The cover illustration for the May 1975 issue of Creem is a “Gallery of Graves” that lists several rock stars who died tragically young. The cover isn’t aligned with a traditional feature; it complements the Patti Smith poem “Jukebox Cruci-Fix.” The budding punk rock goddess described a trip to Paris in her poem, in honor of Jim Morrison. The closure she sought wasn’t attainable and when asked, “Why do you Americans not honor your poets?” She concludes, “Because we don’t look back.” This is a powerful piece and my favorite of Smith’s contributions to Creem.
Here’s my favorite “Rock ‘N’ Roll News” item in the issue – “It is not true that the (New York) Dolls are going to split up with several of the members re-grouping to form a band called the Methadone Program.” “The Beat Goes On” includes interesting pieces on The Tubes and The Legendary Stardust Cowboy, the stage name for Lubbock native/psychobilly pioneer Norman Odam. This is also a short submission from Eric Van Lustbander, who penned the liner notes to Cheap Trick’s debut album before becoming a successful novelist.
The Average White Band: Up from the Gaelic Ghetto by Steve Clarke
Rock Biz Goes Big Time (And Feels the Pinch) by David Marsh
Alvin Lee: Speed Fingers with a New Grip by Cynthia Dagnal
Lonely in the Spotlight: The Heavy Metal Humility of Joe Walsh by Jaan Uhelszki
Stones on the Trail: Definitive Moments from a Hard Knocks Song Cycle by Greil Marcus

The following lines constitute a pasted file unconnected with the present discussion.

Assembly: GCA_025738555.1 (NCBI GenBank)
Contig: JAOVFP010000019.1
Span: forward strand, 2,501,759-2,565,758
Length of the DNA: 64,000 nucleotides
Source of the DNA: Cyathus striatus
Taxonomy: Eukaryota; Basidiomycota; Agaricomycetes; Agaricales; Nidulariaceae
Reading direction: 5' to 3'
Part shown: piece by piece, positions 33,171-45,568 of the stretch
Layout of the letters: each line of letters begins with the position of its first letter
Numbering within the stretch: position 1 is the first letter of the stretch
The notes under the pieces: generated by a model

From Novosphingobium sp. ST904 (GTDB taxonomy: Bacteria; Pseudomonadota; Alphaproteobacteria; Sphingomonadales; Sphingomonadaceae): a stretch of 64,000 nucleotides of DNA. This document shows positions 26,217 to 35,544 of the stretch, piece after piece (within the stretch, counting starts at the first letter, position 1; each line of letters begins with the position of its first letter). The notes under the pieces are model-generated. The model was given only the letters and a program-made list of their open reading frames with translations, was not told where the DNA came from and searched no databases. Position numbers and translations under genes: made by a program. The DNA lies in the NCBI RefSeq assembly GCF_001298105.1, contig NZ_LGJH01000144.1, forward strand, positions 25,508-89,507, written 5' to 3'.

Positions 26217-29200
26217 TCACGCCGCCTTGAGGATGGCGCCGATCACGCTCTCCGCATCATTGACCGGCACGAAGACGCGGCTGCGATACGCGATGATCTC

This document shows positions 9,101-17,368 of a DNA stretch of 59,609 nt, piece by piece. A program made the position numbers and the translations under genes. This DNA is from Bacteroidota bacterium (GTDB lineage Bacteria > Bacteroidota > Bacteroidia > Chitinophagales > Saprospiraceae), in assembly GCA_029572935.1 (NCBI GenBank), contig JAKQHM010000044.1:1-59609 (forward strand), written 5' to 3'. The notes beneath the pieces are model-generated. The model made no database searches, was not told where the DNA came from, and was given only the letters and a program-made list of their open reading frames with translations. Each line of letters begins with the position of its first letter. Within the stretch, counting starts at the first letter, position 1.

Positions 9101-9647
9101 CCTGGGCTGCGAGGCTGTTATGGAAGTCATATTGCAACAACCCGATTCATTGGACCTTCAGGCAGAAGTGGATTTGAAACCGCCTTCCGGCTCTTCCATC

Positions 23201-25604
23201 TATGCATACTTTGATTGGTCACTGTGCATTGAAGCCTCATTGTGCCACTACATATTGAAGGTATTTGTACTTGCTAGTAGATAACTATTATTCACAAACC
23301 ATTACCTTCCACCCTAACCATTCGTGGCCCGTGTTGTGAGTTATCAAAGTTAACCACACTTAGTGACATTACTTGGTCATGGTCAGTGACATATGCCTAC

Richard Blackmore Confessional by Cameron Crowe
Dandelions in the Air: The Withering Away of the Beatles by Lester Bangs
Snapshots of a Shy Coxcomb by Richard Cromelin (a piece on Bryan Ferry)
In an article reprinted from Newsday, Dave Marsh took what now looks like a quaint view of the music biz. It includes data like George Harrison priced himself out of concert market by asking $7.50 for a ticket and concert promoter Howard Stein ruminated that “rock as a phenomenon may have peaked.” In the Joe Walsh feature, the future member of the Eagles describes his ideal example of a band as…the Eagles.
Key album reviews – Peter Laughner, a key member of the Cleveland punk rock scene as a member of Rocket From The Tombs and Pere Ubu, penned a mixed review of the “Lou Reed Live.” Trixie A. Balm wrote an appreciation for The Dictator’s “Go Girl Crazy” LP and Greil Marcus panned John Lennon’s “Rock ‘N’ Roll” (“the cuts have no groove, no flair, no novelty, no distinction, no attack”).
Elsewhere, Chaka Khan won CreemMate of the Month honors and cartoonist Bob Wilson determined that Roger Daltrey was prettier than Suzi Quatro.
John Denver, “Alice Cooper has about a year left to go with his audience, but I’ll be around long after Alice is over with.”
Alice Cooper, “I’m spiteful enough to stay around long enough to piss on (John Denver’s) flowers.”
Alvin Lee, “That big screaming rock and roll circus thing I’ve always been against.”
Ritchie Blackmore, “Hendrix gave me a faith in the music scene. And when Cream came along, I thought, ‘Well, it’s all happening again.’ Although I was never knocked out with Clapton’s playing, it was competent…He had a good sound, but Hendrix was way ahead of him.”
Lester Bangs, “They were never John, Paul, George and Ringo half so much as they were the Beatles, and THAT stood for something that they never could apart of even separately from the band.”
Richard Cromelin, “At the center of (Bryan Ferry’s) charisma, perhaps, is his maddening unapproachability. It’s something that intensifies the set’s intimate moments and which creates a delicious tantalizing craving when he grows more distant.”
Summary: The think pieces on the Stones and the Beatles by Marcus and Bangs are neither man’s best moments. Patti Smith is our MVP.
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I was happier because I knew I was happy
a snapshot of big hits and high tides, mostly high tides.
There is just a lot to love
the sound seemed to erupt from every side of the room
still on top
“danceable music for the end of days”
contracts its world in Nashisms
let’s take what we are offered
It’s the music, stupid